The other day I had a situation which provoked me. I’m guessing I’m not alone here and you too know something about provocation. I could go on and write about the encounter but it’s not necessary for you to know “the who” or “the why”, nor is it helpful. Irritating people just irritate me.  (There’s a brainy quote for you.) I settled into my thinking chair, put my ear buds on to shut out the noise and transformed my lugubriousness (someone owes me 10 dollars. I told you I would use it in a sentence) into an opportunity for reflection on being provoked.  What do I do when I’m provoked? Sometimes, I get flushed with chemicals and I provoke back and sometimes I don’t. I merely take the brunt of the provocateur, warranted or not. But it’s always my choice how to respond.  I remember the brilliant observation Viktor Frank made, “between stimulus and response there is a space.  In that space is our power to choose our response…” In the quiet time I realize I limit the definition of the word provoke to mean causing someone to become annoyed or angry. But that’s my conditioned and learned perspective.  Provoke can mean to call forth or challenge. Like it says in Hebrews 10:24.  Contemporary Turkish playwright, Mehmet Murat ildan writes, “Be a provocateur! Provoke people to think! Provoke sleepers to awake! Provoke slaves to revolt against their masters! Provoke everyone to gain control over their fates unchecked! Provoke the lonely to participate the crowds and provoke the crowds to visit the loneliness! Be a provocateur! Provoke people to cross the bridges so that they can see the other side!”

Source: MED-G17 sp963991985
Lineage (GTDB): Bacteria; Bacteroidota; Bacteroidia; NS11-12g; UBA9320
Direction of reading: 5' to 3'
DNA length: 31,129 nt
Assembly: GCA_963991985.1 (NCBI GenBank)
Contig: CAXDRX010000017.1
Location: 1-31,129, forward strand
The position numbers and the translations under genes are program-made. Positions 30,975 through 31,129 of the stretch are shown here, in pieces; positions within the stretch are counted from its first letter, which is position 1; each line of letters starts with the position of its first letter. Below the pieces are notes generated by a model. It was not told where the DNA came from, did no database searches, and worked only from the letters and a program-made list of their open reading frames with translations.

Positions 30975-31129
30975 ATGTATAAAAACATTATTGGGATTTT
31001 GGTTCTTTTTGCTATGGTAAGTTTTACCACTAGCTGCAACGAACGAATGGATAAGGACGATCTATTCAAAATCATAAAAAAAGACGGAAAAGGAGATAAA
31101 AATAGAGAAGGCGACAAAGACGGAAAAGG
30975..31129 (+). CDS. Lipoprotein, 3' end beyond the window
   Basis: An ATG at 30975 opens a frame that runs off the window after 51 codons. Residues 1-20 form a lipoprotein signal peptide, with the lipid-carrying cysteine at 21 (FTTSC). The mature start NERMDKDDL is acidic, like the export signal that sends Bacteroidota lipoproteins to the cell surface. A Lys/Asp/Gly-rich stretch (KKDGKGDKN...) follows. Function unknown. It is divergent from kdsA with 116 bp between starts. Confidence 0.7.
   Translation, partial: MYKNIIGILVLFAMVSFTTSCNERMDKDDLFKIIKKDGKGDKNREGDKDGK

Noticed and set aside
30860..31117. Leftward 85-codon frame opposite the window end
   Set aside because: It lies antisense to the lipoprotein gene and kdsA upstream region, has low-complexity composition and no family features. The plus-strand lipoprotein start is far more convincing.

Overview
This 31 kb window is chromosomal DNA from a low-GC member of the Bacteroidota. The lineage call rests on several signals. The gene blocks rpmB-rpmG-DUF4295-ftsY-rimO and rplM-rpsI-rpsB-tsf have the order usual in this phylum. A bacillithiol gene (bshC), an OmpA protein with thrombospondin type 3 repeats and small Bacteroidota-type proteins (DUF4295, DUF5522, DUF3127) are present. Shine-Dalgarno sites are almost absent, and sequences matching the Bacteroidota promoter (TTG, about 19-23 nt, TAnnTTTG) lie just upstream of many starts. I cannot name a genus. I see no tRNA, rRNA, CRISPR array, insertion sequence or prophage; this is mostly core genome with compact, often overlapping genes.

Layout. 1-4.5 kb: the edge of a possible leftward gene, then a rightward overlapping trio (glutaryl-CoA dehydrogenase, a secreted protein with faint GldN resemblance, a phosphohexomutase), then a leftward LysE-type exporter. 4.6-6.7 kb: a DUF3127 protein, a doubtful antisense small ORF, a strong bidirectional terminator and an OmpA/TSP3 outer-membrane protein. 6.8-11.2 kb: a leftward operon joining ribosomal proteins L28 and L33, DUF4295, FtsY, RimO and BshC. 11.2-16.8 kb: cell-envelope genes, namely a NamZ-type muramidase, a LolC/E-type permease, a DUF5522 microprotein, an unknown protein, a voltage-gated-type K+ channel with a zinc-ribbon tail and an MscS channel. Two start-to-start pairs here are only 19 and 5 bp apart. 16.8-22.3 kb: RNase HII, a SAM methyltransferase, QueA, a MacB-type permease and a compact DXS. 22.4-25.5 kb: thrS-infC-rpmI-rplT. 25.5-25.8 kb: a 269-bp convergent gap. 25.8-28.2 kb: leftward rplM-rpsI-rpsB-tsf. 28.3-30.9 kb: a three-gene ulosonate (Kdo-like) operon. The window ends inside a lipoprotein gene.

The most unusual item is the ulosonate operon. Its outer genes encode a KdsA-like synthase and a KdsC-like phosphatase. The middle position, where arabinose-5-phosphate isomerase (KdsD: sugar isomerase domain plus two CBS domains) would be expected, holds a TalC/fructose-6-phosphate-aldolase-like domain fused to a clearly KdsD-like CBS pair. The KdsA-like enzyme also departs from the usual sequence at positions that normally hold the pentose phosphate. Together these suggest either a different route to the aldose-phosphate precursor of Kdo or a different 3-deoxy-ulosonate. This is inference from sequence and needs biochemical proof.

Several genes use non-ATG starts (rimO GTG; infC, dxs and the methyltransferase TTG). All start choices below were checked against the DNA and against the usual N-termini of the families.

Scripture Reading: Hebrews 10:24
“And let us consider how to provoke one another to love and good deeds.”

Reflection Questions:
Who provokes you?
How do you handle being provoked?
How are you provoking others to love and good deeds?

Prayer: Holy God, let me provoke others in the right ways and for the right purposes – doing good deeds and sharing love with those I meet this day and those who share in my life. Amen.